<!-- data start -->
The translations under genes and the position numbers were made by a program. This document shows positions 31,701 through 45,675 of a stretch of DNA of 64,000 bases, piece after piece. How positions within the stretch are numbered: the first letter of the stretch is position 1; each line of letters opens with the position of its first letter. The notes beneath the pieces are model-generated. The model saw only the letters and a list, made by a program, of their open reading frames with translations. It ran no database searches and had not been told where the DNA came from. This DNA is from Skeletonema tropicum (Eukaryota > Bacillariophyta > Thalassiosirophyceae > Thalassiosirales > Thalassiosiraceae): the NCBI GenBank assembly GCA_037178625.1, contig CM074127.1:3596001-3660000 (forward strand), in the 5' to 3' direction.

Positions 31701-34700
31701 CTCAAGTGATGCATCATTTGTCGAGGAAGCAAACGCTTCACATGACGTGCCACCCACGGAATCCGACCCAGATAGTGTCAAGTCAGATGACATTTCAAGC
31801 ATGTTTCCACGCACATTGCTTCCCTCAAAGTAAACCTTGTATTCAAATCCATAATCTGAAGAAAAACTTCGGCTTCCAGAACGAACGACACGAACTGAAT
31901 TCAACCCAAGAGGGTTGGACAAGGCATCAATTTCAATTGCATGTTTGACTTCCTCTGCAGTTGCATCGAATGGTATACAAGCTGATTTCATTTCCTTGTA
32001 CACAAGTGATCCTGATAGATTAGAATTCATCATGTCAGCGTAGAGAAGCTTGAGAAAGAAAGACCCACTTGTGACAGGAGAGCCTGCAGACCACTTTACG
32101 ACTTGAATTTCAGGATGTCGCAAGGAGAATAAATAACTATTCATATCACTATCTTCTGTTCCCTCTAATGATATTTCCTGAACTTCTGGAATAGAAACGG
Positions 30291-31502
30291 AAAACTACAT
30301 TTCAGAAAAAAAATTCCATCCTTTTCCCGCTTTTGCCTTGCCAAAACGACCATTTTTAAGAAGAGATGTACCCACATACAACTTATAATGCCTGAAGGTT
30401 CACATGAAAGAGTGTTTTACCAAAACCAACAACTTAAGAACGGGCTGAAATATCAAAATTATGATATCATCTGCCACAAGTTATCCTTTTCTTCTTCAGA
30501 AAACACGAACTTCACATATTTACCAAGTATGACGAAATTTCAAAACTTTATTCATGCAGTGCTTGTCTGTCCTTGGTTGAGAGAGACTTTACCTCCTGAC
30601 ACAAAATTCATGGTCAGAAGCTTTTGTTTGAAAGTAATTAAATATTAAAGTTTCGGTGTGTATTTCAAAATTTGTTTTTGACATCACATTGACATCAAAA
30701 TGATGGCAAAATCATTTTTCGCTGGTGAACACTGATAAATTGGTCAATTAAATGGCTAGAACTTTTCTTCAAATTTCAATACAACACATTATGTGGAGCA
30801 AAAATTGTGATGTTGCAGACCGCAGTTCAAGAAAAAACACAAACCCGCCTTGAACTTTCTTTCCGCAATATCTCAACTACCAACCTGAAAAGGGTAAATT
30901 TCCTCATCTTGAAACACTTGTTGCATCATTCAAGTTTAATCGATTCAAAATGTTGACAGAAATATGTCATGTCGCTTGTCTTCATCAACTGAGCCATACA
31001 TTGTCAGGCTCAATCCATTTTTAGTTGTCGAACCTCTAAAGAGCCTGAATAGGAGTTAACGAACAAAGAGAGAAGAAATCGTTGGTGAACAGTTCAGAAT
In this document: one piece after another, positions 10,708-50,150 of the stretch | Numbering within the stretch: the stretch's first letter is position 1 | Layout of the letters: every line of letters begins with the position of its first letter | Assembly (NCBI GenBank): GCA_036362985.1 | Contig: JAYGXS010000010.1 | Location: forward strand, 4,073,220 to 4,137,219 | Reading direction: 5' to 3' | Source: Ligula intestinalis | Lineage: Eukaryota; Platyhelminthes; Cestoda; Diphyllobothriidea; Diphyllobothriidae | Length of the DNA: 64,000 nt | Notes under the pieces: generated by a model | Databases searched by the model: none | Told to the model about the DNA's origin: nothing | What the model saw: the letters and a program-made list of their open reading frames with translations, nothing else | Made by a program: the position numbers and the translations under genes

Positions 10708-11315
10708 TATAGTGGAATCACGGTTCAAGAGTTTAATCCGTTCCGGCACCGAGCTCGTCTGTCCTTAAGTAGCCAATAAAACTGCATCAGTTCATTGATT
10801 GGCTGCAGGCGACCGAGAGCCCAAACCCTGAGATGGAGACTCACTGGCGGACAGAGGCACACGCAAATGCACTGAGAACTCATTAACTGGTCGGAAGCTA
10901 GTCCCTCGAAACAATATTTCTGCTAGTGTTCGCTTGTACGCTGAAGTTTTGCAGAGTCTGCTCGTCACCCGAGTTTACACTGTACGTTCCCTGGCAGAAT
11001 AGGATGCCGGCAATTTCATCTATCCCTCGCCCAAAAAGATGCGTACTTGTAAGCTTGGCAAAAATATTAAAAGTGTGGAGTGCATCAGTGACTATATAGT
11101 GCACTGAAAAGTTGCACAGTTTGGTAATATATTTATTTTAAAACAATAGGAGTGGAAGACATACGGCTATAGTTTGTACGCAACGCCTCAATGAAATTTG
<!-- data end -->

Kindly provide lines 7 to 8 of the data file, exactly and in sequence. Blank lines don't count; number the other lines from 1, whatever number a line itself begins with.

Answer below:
32101 ACTTGAATTTCAGGATGTCGCAAGGAGAATAAATAACTATTCATATCACTATCTTCTGTTCCCTCTAATGATATTTCCTGAACTTCTGGAATAGAAACGG
Positions 30291-31502